Giving it up to gain more back
“I’ve got to get back in shape,” William, my fiancé, muttered over his mug of beer in early December at the Sharp Edge restaurant and bar. Chrissy, his good friend and triathlete, was delighted. So was I. He had been running regularly about two years ago, but stopped when we began dating seriously.
“If you’re going to start running again, you’ve got to set a goal for yourself. I know you. You need to compete against either yourself or someone else,” Chrissy said, her manicured amber nails reflecting the dim light of the small chandelier above us as she drained the last of her water.
“I’m not that competitive,” He smirked.
Both Chrissy and I rolled our eyes.
Just then the waiter stopped by our table to offer dessert. Chrissy shook her head. I raised my eyebrows at William when he glanced my way and he politely refused. None of us needed any extra calories.
“Pittsburgh Half Marathon. May 6. I will help you begin training in January,” Chrissy declared.
“You remember what happened the last time?” William asked.
“But now you have me to keep you accountable. No excuses. No quitting,” I said.
He heaved a huge sigh, realizing he was outnumbered.
Chrissy high-fived me.
She has since helped him choose appropriate running shoes and assigned one mile the first week of January, and a mile and a half this week. Sunday he moved in slow motion. Monday he sucked down several doses of Ibuprofen.
William’s initial concern about the training was the increasing amount of time that will be required away from me. He warned me not to field complaints of “abandonment.” But I am willing to give up some of our time for the greater cause of encouraging him in this new goal. Perhaps the time he devotes to training will refresh his mind and therefore reap more relational benefits for me.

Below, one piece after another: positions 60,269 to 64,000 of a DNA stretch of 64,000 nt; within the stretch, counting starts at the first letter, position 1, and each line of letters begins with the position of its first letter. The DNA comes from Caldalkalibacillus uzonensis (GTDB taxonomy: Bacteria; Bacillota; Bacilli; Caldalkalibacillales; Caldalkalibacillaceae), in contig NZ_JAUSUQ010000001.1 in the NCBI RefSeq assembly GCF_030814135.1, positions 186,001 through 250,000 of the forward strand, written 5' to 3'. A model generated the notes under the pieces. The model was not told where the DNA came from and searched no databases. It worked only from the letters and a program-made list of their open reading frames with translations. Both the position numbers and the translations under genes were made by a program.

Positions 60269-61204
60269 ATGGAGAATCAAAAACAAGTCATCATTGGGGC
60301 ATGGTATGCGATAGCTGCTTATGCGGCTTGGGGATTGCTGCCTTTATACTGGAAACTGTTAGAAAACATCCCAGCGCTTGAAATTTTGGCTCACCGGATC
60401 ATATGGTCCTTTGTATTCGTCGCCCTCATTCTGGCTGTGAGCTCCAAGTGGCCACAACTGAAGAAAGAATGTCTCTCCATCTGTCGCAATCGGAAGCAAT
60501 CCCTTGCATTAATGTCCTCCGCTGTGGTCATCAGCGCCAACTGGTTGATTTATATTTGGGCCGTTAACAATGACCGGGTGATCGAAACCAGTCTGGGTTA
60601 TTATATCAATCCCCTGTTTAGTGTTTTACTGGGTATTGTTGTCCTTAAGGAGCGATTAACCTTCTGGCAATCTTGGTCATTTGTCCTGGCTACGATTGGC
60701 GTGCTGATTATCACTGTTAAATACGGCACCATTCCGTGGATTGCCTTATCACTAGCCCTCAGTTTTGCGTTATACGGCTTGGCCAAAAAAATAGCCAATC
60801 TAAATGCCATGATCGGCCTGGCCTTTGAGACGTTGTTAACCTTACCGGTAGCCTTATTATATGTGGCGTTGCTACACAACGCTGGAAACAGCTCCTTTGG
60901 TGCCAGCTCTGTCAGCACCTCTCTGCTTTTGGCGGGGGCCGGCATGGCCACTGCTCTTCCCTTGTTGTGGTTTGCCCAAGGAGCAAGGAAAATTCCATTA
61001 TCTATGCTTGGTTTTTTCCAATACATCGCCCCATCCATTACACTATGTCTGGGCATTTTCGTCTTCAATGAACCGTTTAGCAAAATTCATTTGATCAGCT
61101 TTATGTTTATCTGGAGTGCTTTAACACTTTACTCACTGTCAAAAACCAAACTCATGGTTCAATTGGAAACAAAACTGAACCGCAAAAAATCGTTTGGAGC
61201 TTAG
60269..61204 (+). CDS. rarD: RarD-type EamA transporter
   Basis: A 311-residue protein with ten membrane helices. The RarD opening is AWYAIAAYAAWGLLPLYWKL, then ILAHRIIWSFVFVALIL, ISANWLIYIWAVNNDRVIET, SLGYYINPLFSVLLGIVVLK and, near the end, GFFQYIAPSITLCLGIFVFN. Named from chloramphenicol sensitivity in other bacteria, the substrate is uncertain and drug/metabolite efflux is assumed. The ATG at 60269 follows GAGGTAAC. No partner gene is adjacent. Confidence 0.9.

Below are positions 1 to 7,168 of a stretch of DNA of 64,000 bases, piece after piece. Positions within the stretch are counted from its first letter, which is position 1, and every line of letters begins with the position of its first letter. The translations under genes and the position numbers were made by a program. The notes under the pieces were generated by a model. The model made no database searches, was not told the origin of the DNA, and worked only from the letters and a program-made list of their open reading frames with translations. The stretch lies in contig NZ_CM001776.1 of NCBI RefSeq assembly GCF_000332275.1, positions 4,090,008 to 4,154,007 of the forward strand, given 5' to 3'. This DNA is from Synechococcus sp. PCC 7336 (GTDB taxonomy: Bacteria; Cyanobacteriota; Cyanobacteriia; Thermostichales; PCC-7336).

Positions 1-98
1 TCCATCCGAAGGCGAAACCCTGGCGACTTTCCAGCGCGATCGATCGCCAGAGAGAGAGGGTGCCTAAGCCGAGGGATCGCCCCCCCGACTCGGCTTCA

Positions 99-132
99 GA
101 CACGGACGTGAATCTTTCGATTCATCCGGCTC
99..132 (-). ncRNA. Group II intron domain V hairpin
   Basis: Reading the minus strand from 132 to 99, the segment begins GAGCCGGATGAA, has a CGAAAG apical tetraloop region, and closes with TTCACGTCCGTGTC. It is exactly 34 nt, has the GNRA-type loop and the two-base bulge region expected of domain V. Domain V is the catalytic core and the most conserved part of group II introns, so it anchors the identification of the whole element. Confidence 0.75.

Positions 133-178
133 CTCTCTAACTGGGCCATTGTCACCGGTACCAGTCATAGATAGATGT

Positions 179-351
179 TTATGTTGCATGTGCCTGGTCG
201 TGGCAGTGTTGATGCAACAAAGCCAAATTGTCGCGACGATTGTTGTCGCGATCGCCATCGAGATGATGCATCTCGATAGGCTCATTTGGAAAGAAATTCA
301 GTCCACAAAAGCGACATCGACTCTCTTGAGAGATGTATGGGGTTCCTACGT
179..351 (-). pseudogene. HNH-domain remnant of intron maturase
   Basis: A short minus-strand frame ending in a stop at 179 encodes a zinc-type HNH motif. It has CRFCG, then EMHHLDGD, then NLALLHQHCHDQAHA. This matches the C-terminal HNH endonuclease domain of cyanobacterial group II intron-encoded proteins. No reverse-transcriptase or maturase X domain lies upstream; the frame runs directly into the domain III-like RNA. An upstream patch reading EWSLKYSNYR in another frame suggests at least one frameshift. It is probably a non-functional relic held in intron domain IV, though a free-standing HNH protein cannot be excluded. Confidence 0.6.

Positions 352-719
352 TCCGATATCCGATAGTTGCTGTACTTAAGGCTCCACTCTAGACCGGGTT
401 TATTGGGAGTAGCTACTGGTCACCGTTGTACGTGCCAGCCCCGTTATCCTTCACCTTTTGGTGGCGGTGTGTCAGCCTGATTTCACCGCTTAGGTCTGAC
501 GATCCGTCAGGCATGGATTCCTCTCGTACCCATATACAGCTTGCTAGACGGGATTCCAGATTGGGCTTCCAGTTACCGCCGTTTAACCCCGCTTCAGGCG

His decision inspired me to ponder Philippians 3:13 “ . . . but one thing I do: Forgetting what is behind and straining toward what is ahead, I press on toward the goal to win the prize for which God has called me heavenward in Christ Jesus.” Paul is using the metaphor of a race to describe the work, commitment and dedication it takes to live life as a Christian.
Paul gave his life to ministry. Christians assume it was worth it for him. William is giving up time with me to train. We assume his hard work will result in a healthier body. (Not a first place prize. I could care less how fast his time is.)
I myself cannot gain in one area of my life without sacrificing somewhere else. Yet, what initially feels like loss – in reality – is likely something hindering me. It’s a paradox.
What am I going to give up in order to follow closer after God? Or, to feel less overwhelming, what am I going to give up just for today? For me, it is as simple and maddening as sleep. But I’m sure my own journey is about to become more difficult, yet I have hope that my sacrifice will result in a more peaceful soul.